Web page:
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There are many options for making a pinhole camera, the easiest by far is to remove the lens from a normal camera and replace it with a pinhole. Apart from getting a camera which can be used with a shutter release cable and that has a "B" setting for long exposures the only other thing to say is to make sure everything is light tight.

If building from scratch, what you need is a light tight box, something to wind the film on (and back if using 35mm film) and a shutter. It's that simple.

It is best to paint the inside of the box black to reduce light bouncing around inside, and if you are using a wooden box like mine, it is a good idea to use a few coats of paint as I could still see some light coming through the box with just one coat.
The shutter could be as simple as a piece of black tape, or it could slide like mine or you could use a swivelling shutter. Again it needs to be light tight at all times. Most black tape will let light through.
The film winding part will be the hardest to make and stop light getting through.

The shutter assembly and the internal slots are made from lollypop sticks, which can be bought in most craft stores.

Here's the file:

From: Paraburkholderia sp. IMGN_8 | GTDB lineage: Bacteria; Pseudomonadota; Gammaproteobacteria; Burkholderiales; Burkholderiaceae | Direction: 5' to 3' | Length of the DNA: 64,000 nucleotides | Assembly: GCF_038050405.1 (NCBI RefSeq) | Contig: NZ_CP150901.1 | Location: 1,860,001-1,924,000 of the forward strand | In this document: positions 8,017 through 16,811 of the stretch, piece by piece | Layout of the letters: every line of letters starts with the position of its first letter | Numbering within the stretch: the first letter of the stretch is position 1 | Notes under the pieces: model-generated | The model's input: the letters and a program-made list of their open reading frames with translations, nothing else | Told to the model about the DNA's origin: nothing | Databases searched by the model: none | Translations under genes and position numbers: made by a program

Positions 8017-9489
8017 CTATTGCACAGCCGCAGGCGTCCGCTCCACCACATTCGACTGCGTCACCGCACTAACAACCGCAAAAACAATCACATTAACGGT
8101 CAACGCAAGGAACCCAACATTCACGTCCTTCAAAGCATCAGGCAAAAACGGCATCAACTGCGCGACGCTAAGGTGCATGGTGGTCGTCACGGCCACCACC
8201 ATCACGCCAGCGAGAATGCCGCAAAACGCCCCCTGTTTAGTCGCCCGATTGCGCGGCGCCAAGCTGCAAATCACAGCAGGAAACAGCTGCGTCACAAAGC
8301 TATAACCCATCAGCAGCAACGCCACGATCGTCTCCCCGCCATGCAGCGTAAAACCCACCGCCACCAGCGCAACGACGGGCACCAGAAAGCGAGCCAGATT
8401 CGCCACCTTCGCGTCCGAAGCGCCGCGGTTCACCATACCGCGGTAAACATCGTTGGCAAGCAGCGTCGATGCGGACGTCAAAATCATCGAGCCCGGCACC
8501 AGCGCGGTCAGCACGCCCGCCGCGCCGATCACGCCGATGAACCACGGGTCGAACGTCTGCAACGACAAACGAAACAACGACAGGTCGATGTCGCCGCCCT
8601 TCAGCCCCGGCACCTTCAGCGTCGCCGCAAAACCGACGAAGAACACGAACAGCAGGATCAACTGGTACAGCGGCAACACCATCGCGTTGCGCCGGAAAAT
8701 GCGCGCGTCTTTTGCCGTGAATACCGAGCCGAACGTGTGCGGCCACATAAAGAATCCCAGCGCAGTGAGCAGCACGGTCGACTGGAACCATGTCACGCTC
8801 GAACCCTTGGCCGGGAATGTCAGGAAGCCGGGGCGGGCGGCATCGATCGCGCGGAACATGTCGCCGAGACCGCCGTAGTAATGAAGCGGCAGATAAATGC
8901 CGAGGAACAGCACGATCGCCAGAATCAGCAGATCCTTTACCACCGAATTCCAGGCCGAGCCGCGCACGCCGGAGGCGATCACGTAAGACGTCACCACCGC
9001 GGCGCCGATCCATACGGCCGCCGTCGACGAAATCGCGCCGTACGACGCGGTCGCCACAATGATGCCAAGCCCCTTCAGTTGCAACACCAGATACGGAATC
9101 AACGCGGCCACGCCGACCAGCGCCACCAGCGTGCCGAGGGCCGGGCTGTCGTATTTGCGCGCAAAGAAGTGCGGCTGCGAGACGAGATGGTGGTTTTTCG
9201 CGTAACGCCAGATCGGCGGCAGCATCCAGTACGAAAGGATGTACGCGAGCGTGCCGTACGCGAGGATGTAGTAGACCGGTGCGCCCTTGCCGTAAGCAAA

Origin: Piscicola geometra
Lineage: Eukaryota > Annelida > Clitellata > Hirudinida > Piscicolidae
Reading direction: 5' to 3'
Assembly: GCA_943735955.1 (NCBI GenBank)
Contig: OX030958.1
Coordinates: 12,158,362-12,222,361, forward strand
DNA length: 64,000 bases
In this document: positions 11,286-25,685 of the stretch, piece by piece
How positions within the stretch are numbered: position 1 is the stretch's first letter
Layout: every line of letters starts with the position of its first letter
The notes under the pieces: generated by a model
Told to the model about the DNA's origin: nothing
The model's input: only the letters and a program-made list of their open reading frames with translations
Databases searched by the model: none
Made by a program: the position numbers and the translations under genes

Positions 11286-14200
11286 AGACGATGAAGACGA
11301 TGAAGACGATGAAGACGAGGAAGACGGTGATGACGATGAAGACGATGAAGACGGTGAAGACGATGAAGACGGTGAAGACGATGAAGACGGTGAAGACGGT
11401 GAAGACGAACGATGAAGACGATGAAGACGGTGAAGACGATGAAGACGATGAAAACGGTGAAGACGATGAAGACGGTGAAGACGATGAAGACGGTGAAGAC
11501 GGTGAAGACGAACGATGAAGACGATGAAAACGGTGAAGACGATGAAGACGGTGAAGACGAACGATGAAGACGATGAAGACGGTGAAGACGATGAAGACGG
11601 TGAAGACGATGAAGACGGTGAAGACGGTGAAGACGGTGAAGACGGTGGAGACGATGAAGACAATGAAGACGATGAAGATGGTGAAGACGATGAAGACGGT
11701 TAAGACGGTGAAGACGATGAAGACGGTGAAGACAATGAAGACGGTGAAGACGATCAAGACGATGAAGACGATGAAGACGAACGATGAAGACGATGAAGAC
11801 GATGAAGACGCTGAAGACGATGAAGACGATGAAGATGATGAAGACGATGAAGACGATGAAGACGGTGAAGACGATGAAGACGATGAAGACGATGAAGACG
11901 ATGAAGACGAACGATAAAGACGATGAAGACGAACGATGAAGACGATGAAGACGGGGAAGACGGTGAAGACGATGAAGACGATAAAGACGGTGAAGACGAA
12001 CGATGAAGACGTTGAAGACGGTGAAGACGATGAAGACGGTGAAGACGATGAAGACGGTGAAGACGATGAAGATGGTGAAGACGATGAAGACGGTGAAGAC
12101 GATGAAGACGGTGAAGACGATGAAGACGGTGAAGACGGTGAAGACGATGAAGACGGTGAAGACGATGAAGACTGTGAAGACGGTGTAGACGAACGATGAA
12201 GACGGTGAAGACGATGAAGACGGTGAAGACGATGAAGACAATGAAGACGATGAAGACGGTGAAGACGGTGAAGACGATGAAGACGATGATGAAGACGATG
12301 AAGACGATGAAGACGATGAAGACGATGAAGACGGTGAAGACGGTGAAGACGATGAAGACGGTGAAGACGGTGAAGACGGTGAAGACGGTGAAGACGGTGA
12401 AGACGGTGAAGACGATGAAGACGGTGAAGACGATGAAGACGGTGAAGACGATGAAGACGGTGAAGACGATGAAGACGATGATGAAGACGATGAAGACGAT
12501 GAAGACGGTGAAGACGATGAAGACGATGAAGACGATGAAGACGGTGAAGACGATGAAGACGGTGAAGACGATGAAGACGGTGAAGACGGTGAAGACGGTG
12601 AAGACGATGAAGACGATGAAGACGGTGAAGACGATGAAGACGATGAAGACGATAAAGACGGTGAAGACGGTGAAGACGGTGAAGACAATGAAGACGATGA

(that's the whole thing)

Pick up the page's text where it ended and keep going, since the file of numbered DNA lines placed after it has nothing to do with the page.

I used a bike spoke for the winder, I tried a thick paperclip but the steel wasn't strong enough.

It's hard to see in this photo, but the shutter (made from an old floppy drive casing) slides in a groove lined with self adhesive felt from a lightproofing set I got on Ebay. I decided to have the shutter in between the film and the pinhole so I can change pinholes and put extensions in to change the focal length with film still in the camera. It would be much easier to do it the other way round but not as flexible.

The pinhole assembly is attached with magnets to the shutter. The duct tape is to stop light getting through the crack which ruined my first film. At some point I'm going to add wood sides to this so it slides onto the shutter and will look better and be easier to use.

The back slides on tightly and the interlocking provides enough lightproofing.
You can also see some foam I glued in to stop the film rotating too easily.

1/4 inch nut is held on with expoxy resin to attach to the tripod.